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The Carletonian

CSA to Add New Liaison, Push for Transparency

<tives in the Carleton Student Association (CSA) Senate this term include the addition of a Disability Services liaison position; a push to increase CSA’s transparency, efficiency and accountability; a new publicity committee; and a series of speakers from various campus offices and groups. After taking office at the end of last winter term, CSA President Apoorva Handigol ’19 hopes to start putting their plans into action in Senate this term.

So far in their presidency, Handigol has created a Disability Services liaison position in Senate, which has not yet been filled. The position was proposed to Disability Services on March 30 and was added to Senate at the beginning of April. Students will be able to run for the position after 5th week this term, Handigol said.

Christopher Dallager, Director of Disability Services, expressed support for the addition. “CSA has appointed a student to the Accessibility Awareness Committee but that is a more limited connection to Disability Services,” Dallager said over email. “I think there is an opportunity for increased communication between students, the office, and the college on a more regular basis with the liaison role. I am appreciative of President Handigol and CSA Senate members for including disability as part of the larger communication. Including disability goes beyond a symbolic gesture and makes the invisible visible to the campus. This move on the part of CSA follows the increased support provided administration for Disability Services in some important financial ways to provide increased staffing, space for testing, software support, funds for captioning video, and adding peer leaders.”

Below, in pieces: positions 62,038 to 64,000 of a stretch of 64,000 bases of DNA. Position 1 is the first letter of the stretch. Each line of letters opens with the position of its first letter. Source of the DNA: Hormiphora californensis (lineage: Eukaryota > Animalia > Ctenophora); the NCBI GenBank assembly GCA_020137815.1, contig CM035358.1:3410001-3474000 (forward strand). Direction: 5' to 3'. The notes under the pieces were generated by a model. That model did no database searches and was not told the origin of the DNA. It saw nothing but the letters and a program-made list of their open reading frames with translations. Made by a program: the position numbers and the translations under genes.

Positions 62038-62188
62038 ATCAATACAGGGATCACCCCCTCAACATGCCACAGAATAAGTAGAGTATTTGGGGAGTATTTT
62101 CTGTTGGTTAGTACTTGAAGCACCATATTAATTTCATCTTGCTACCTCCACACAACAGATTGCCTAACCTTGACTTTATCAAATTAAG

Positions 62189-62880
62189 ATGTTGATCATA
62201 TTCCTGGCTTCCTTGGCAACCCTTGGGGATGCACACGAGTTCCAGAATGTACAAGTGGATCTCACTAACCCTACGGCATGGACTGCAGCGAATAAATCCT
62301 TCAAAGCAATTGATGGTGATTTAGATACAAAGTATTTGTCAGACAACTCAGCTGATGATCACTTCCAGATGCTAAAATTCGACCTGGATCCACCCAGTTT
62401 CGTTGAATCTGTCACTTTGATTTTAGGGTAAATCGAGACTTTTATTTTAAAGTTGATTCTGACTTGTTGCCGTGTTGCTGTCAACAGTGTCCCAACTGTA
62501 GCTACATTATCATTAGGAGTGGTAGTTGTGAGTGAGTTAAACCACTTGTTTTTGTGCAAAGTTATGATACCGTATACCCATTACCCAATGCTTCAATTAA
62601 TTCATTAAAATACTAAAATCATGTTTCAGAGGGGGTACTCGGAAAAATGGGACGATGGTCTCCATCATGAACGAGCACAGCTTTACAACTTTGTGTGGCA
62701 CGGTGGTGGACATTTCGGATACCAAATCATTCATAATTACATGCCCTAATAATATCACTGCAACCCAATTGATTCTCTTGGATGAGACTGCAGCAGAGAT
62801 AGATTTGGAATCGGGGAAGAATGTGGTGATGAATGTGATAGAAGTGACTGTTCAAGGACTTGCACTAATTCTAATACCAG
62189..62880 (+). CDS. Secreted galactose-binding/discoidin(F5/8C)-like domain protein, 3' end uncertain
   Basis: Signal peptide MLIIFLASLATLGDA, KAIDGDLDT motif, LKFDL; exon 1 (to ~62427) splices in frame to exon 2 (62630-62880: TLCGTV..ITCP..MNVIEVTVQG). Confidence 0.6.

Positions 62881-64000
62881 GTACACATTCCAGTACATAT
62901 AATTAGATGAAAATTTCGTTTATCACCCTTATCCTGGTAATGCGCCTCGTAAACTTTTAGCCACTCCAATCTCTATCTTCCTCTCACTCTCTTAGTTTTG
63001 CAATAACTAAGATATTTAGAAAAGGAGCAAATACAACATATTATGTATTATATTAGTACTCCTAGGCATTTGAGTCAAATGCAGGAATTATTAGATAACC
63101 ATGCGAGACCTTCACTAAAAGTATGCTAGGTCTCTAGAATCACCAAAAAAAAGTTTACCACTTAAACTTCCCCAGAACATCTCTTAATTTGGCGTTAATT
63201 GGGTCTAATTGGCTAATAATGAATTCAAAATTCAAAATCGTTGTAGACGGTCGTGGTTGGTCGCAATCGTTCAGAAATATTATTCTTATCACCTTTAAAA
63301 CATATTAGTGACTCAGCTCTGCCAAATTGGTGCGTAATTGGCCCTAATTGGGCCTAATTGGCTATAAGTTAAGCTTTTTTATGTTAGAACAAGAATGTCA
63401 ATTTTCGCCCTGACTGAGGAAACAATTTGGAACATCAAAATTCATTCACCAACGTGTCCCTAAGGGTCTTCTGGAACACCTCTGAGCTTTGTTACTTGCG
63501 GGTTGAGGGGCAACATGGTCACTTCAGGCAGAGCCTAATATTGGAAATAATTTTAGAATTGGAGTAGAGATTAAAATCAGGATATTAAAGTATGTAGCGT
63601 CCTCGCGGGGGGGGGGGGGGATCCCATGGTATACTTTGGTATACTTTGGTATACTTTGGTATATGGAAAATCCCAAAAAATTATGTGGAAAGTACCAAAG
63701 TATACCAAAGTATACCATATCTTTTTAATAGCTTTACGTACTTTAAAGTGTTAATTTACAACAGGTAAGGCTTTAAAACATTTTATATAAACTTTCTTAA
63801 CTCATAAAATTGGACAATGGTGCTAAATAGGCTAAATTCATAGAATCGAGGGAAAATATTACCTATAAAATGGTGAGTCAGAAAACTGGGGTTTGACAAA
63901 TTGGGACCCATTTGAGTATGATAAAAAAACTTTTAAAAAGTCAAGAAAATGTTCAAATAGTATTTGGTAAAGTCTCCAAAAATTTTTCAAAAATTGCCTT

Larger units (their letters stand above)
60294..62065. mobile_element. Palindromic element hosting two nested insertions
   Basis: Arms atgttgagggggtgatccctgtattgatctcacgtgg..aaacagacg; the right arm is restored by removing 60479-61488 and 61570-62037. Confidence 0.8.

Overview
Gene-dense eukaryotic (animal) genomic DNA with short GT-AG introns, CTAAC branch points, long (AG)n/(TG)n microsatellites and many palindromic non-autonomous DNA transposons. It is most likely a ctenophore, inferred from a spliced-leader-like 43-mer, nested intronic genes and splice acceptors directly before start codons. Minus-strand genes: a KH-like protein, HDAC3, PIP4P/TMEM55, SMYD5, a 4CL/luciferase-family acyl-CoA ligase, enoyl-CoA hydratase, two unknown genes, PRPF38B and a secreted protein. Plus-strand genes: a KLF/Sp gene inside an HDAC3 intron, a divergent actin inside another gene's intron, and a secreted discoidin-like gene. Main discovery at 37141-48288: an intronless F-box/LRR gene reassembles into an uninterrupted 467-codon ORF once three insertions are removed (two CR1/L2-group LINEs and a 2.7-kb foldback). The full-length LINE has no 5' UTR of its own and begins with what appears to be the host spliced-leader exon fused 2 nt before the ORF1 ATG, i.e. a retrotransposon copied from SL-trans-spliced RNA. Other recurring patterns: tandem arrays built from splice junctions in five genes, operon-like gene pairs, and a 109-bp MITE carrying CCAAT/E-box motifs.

John Mullan ’20, CSA Treasurer, said that the position has long been needed in Senate. Giving examples of times when Senate became aware of problems students had acquiring accommodations, Mullan said, “We felt like if there was more communication between different offices, that problem could be avoided. From the student perspective, at least in Senate, we find that it can be extraordinarily helpful if you have students from those offices working and talking together in a collective body.”

Another of Handigol’s major initiatives will focus on finding ways to increase CSA’s transparency. Through a series of group discussions in Senate, they hope to discuss ways to change and improve Senate’s structure.